Stephen Cassell: I think that Dia’s ethos of [using] these found structures is incredibly carefully controlled. Every small detail is considered in a way that supports the art and the quality of the space. A lot of what excites us about these projects, or the Rothko Chapel or Donald Judd’s home and studio at 101 Spring Street, is trying to understand both the distinct concept and the ethos of the artist or organization that we’re designing for and trying to see how the architecture can support that. In each case there are all these small decisions that can either reinforce or undermine the quality of the art or the quality of, for example, Judd’s [original] conception of the space.
Adam: When Donald Judd bought the building on Spring Street, he adapted it to his use. He very much respected the attributes that the building had. But he was having a dialogue with the building and it wasn’t about slavishly returning it to its 1870 appearance. Rather, there’s a focus on certain key attributes of that building, like the proportions of each space, the fact that you could experience each floor all at once, and the quality of glazing and windows, which are remarkable.
So, he began to have a dialogue with the structure, form, and quality of the existing building. It greatly informed his art, and the concept that Judd originated in that space
in SoHo also became the ethos of Dia. Judd was one of the first artists that Dia supported in the 1970s.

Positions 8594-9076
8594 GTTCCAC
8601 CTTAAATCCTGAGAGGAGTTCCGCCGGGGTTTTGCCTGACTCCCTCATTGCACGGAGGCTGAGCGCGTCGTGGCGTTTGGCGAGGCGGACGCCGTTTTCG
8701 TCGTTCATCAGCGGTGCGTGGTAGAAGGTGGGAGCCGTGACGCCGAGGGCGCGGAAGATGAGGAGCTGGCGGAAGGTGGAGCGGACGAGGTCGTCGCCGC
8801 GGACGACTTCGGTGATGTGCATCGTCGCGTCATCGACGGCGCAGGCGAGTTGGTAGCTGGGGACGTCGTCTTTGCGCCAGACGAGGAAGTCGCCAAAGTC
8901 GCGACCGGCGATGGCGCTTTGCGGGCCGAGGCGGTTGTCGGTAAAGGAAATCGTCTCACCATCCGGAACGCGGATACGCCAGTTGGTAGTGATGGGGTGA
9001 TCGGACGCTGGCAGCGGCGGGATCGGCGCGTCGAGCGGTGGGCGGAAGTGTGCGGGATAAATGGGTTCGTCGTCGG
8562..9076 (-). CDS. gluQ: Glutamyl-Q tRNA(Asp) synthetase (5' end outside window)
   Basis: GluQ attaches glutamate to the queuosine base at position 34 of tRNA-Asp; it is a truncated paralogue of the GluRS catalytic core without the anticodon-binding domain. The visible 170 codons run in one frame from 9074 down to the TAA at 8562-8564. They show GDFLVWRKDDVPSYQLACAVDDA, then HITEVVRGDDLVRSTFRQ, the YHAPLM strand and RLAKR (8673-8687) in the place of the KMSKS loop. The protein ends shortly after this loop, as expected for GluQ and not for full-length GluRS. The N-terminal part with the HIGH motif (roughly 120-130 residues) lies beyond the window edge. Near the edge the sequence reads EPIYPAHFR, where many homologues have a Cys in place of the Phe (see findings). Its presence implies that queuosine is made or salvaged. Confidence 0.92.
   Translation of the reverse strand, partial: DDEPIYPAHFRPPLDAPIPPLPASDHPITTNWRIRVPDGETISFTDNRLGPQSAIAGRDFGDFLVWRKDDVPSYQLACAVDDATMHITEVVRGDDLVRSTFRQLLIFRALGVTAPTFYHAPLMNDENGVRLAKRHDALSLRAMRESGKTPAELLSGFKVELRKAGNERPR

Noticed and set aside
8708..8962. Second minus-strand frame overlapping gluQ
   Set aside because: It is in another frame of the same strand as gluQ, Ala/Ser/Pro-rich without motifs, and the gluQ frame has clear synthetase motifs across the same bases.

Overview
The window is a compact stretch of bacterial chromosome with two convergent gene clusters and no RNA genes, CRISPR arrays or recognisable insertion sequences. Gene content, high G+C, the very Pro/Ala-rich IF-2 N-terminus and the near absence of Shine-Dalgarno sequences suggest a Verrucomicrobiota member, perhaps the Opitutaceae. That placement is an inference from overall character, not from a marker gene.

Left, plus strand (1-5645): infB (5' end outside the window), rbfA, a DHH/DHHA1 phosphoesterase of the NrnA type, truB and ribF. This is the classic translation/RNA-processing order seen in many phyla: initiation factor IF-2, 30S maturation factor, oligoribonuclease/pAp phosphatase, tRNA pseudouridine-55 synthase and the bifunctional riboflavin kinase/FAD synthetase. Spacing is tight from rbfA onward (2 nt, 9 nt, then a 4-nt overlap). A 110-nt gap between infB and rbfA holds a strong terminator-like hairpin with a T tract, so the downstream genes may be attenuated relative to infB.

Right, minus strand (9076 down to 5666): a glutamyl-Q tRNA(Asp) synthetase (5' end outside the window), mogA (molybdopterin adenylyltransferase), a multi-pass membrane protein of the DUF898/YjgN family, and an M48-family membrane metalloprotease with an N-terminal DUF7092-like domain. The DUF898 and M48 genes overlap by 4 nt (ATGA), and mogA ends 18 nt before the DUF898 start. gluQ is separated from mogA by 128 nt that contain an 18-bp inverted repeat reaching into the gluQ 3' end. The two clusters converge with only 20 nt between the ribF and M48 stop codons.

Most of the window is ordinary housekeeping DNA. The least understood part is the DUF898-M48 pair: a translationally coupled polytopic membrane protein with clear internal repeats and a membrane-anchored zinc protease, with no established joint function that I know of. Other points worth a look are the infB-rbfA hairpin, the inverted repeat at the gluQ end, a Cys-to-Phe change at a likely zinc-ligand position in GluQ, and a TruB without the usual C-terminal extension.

The entranceway in the easternmost structure holds Dan Flavin’s light sculpture “the diagonal of May 25, 1963 (to Constantin Brancusi)” and a bookstore whose wood recalls Dia’s location in Beacon, New York.
In 2013, ARO’s restoration of Donald Judd’s home and studio on Spring Street in SoHo opened to the public. The firm sought to preserve not only the cast-iron building, but Judd’s modifications to it.
I see you as a firm that speaks from a New York perspective. Given that these projects we’ve discussed implicate public gathering, how do you hope they will land in the next year or so as the city reopens?
Stephen: We do think of ourselves as from New York, though we’re doing work across the country. Our ethos and our experience working with existing buildings came from growing up architecturally in New York.
Kim: We are 100 percent committed to the city and believe optimistically in the future of the city. New York City is definitely not dead. Everybody has a lot of questions, and all those things are going to change the landscape of commercial real estate, what storefronts are like, what public spaces like are, in exciting ways. It’s an opportunity for us as practitioners to envision what the future of some of these typologies can be, but also how to make the city even better, more resilient, more sustainable, more accessible, and more inclusive. We fundamentally believe—which, in my opinion, is what NYCxDESIGN is all about too—that design is powerful and important and makes people’s lives better.
Projects like Dia and Judd perfectly suit this reemergence. These institutions are poised to navigate this transition with the city. In our approach, one thing that we always try to think about is flexibility, infrastructure. The spaces don’t just show art but also host the public in very different and evolving ways. So that’s what the city is all about: different and evolving all the time. And I think this is just a big moment for that to happen.
Dia Chelsea has reopened with two works by artist Lucy Raven: a lighting piece that occupies the middle gallery, and an installation in the westernmost gallery featuring a film shot at an Idaho concrete production facility.
© Elizabeth Felicella
Joshua White © Judd Foundation; © James Ewing
Photo: Bill Jacobson Studio, New York, Courtesy Dia Art Foundation